Hardcover, 400 pages
Published April 2nd 2013 by Amulet Books
Source: ALA midwinter conference
Challenge: Debut Authors 2013
In 1918, the world seems on the verge of apocalypse. Americans roam the streets in gauze masks to ward off the deadly Spanish influenza, and the government ships young men to the front lines of a brutal war, creating an atmosphere of fear and confusion. Sixteen-year-old Mary Shelley Black watches as desperate mourners flock to séances and spirit photographers for comfort, but she herself has never believed in ghosts. During her bleakest moment, however, she’s forced to rethink her entire way of looking at life and death, for her first love—a boy who died in battle—returns in spirit form. But what does he want from her?
I could have met Cat Winters at the ALA midwinter conference in Seattle. The thing is, we had scheduled a food tour at the same time she was signing and well…food won. As it is wont to do where I am concerned. Anyway, I wish I had met her because let me tell you this, In The Shadow of Blackbirds is fantastic. It really is. I liked it so much that it is currently a contender for the best YA debut of the year award that happens annually in my head. My head, I tell you, the place to go for fun.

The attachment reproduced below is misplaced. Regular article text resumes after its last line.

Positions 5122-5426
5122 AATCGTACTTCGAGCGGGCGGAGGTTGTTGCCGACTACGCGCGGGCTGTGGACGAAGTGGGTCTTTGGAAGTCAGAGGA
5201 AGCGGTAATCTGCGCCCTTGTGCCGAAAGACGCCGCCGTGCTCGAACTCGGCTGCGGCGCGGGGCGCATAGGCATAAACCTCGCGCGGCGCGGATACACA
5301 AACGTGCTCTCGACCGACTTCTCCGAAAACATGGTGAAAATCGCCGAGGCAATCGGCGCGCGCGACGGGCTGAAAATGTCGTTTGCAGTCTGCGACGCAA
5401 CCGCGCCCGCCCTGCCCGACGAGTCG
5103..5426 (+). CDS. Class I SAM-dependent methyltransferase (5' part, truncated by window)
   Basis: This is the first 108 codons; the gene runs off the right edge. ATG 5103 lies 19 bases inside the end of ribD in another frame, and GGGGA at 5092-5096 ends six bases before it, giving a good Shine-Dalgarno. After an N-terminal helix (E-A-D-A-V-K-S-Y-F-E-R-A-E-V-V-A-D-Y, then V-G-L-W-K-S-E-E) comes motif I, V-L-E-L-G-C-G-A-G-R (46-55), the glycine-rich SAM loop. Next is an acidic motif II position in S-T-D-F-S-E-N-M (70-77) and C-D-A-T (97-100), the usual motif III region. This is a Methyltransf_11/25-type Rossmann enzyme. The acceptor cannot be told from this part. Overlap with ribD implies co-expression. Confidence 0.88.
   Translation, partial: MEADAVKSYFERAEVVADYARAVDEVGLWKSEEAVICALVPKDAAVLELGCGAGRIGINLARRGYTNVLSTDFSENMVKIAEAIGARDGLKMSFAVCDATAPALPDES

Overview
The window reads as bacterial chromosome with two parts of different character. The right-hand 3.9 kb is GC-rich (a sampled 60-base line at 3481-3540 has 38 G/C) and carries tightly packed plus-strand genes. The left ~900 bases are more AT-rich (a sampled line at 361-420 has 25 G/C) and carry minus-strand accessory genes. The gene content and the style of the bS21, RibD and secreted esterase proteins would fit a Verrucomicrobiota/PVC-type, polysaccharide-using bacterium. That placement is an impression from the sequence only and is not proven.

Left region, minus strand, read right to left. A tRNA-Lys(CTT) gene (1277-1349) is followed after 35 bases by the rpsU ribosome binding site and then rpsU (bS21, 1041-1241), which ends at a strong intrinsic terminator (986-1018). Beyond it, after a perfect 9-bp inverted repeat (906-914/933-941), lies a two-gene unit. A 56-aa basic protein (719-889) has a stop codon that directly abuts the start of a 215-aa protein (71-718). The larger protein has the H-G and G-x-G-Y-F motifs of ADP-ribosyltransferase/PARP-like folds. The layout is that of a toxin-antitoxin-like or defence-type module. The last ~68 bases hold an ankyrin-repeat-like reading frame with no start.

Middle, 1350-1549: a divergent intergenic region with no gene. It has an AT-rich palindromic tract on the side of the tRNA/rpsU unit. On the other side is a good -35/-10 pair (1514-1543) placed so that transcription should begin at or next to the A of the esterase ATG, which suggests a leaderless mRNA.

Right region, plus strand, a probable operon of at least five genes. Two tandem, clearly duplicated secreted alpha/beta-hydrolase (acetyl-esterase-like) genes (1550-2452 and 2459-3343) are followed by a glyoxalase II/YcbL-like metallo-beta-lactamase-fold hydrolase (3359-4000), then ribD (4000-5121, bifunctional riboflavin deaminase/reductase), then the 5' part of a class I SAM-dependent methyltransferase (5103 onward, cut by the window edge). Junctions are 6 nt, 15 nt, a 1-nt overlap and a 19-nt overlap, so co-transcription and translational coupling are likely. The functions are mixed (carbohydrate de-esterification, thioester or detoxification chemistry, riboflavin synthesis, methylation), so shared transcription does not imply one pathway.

Anyway, Mary Shelley Black is my kind of heroine. Funny, sassy and questioning. She doesn’t sit down and let life come to her. She puts on her goggles and goes looking for it. The novel is set at a time in America that I really have no clue about. People are dying all around due to the Spanish influenza and everyone seems to be really loving the onions at this time. Because onions have germ killing skills or something? I am not sure. Anyway, so Shells is a skeptic where ghosts and spirit mediums and images are concerned. She doesn’t believe in them.
But when her first love allegedly dies at war, and she dies after being struck by lightning (don’t worry, she’s revived), she begins to experience things that cannot be explained by science. There are other revelations made in the course of the narrative. There are moments of passion, moments of terror and moments of introspection. The book owes its success to the beautiful prose that is moderately lyrical and contains images that hit you right there. There is an atmosphere of desperation, dirt and helpless sorrow that threatens to consume everything in its path to annihilation.
There is a mystery too that appears gradually and just…I loved this novel. I don’t even have any criticisms for the way it handled anything. Gender constructions are interesting and the romance is honest – sincere, nothing coquettish about Shells.
The book is brilliant. And you should read it. Oh yes, the photographs add to the atmosphere of the novel. The novel is different from others in the YA genre. It has a stark beauty that is reminiscent of When the Sea is Rising Red by Cat Hellison. Must be a Cat thing, eh? Anyway, READ THIS, you guys. It’s brilliant.